ALS Multidisciplinary Clinic

If you feel that your current condition no longer allows you to work, or that you may soon be unable to work, you may want to consider applying for disability.

Social Security Disability Insurance (SSDI) now makes it easier for patients with ALS to apply for disability. To meet the criteria for SSDI you must:

  1. No longer be able to have “substantial gainful activity”. This is defined as not making more than $ 940 a month. Not all income may counts in considering this sum, and there are many exemptions, so you will want to check with the Social Security Administration.
  2. The diagnosis is “severe”. ALS qualifies.
  3. The diagnosis is disabling. Again, the documentation of a diagnosis of ALS will qualify.
  4. Based on a person’s past history of employment, the current physical limitation must prevent the person from continuing the work he/she previously performed.
  5. The individual is unable to adjust to other work based on their age, education and work experience.

Individuals who have worked and paid FICA taxes for a certain period of time qualify for Social Security Disability Insurance. Contacting Social Security will allow you know if your contribution to the system qualifies you. Social Security routinely sends statements to individuals informing them of the number of quarter they have participated in the Social Security system.

A person approved for SSDI is also entitled to Medicare. While SSDI pays cash benefits. Medicare A pays for hospital benefits, skilled nursing facilities, hospice and some homecare benefits. Medicare B is an additional insurance that must be paid for through a monthly premium. It covers doctor’s services, outpatient hospital care and some benefits which Medicare A does not cover. Medicare D is another optional plan which helps to pay for prescription drugs. It is available to anyone enrolled in Medicare. There is there is a cost to participation and benefits.

Disabled federal employees who did not pay FICA taxes are not eligible for SSDI, but may be eligible for Medicare. A person should check with their insurance plan and their human resources department in weighing their option to enroll in Medicare.

When applying for Social Security Disability Insurance, one should apply as soon as the above criteria is met. A applicant should not wait for a doctor’s documentation to be sent to SSDI first. There is a mandatory 5 month waiting period which starts the month after making the application. An individual can apply for SSDI benefits for up to 12 months before their actual diagnosis was made, if the disability occurred before then. However, the 5 month waiting period will be calculated into this time frame. For example, in order to receive retroactive benefits for the full 12 months prior to diagnosis, it must demonstrate that the disability occurred 17 months before the application was submitted.

Supplemental Security Income (SSI) provides cash benefits for individuals who are 65 or older, blind or disabled and who have little or no income. Every person who applies for Social Security Disability Insurance (SSDI) is screened for eligibility for SSI. A person may be eligible for Supplemental Security Income (SSI) payments even during the 5 month waiting period for SSDI. SSI recipients are also eligible for Medicare.

Medicaid is a health insurance program for individuals with no or little income. In Massachusetts it is referred to as Mass Health. It is a state and federal program and benefits vary from state to state. In Massachusetts, the state sponsored Options Program can offer significant assistance to patients with ALS who need Personal Care Attendants (PCAs). The Options Program is available only to individuals who have Mass Health.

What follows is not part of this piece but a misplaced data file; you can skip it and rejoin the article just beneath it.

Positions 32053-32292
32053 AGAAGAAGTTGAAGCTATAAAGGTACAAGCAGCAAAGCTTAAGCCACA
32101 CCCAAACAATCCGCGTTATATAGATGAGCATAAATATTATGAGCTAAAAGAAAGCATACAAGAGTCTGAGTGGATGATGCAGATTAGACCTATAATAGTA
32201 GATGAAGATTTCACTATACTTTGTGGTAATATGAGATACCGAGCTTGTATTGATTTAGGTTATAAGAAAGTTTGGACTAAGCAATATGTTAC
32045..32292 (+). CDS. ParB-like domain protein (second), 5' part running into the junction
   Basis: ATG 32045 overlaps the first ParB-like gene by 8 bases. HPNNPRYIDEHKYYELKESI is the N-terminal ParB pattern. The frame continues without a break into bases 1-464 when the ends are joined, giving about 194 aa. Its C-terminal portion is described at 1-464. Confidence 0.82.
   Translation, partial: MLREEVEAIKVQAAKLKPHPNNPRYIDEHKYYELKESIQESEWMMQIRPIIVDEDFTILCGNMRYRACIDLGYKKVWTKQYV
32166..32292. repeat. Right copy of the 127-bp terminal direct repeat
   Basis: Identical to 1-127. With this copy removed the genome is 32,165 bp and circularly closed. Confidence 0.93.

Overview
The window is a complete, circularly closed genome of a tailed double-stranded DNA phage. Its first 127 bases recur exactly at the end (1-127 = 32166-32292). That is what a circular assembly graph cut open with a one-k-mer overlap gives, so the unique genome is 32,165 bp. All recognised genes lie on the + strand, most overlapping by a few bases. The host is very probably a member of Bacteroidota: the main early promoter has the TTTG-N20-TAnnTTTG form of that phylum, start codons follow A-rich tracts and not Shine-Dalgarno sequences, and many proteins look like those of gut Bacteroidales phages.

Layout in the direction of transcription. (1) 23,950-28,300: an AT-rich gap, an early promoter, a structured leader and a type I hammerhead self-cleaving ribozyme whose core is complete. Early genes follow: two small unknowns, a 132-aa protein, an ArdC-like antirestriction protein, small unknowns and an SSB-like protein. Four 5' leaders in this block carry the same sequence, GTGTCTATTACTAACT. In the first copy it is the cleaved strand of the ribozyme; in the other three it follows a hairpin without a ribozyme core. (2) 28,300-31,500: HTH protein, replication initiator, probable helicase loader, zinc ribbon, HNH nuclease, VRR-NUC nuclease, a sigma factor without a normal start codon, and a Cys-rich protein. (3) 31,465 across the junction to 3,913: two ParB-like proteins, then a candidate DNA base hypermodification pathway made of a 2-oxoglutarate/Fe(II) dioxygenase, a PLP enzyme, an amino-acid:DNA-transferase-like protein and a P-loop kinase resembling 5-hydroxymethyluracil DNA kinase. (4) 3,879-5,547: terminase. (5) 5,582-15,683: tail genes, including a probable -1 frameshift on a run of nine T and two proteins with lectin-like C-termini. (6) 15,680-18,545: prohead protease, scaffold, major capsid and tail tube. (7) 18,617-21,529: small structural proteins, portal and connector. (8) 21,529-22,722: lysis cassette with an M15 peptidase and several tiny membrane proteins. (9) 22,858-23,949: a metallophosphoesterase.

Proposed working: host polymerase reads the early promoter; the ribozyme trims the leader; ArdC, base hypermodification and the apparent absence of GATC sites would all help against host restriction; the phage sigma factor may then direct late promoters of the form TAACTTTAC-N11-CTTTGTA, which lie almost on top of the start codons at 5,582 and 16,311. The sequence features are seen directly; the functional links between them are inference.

Applying for Social Security Disability (SSDI) Applying for SSDI can be facilitated by calling 1-800-772-1213 or by going to your local Social Security Administration office. Information is also posted on www.ssa.gov. Applications can also be made online. Assistance in applying can be obtained through 1-888-700-7010.

Information you will need to apply include:

  • Proof of age and Social Security number
  • Name and address of doctors and hospitals
  • Medications and dosages you are taking
  • Marriage information
  • Dependent children’s names, addresses and social security numbers
  • Employers for last 15 years
  • Income statements such as W2 forms or income tax returns.

Note: In late stages of ALS, when the disease is very advanced, the Social Security Administration is able to make a more expeditious decision. A person whose symptoms are advanced and is believed by the doctor to be in the terminal phase of the disease should make this know to Social Security to receive this expedited treatment.

Applications for approval of SSDI is determined by an agency in your state, designated the Disability Determination Service (DDS). Delays will be minimized in making a determination of eligibility by:

  • Applying as soon as you feel you are eligible
  • Not waiting for doctor’s letters or medical records to apply. However, once you’re application has been filed, this documentation should be obtained from your doctor as soon as possible to prevent delays.

Denial of SSDI Benefits Right to appeal has strict time limits. Free representation can be obtained through the ACCESS program at 1-888-700-7010. Additional help can be obtained through the ALS Association Advocacy Department at 1-877-444-2572. Reasons for denial may include:

  • Not enough time worked or paid into Social Security
  • Not a US citizen
  • Not considered disabled
  • Failure to cooperate with the Social Security Administration

Resources Social Security Administration
1-800-772-1213
www.ssa.gov

Medicare
1-800-633-4227
www.medicare.gov

Medicare Rights Center
1-800-333-4114
www.medicarerights.org

ALS Association Patient Hotlines
1-800-782-4747
1-818-880-9007
alsainfo@national.org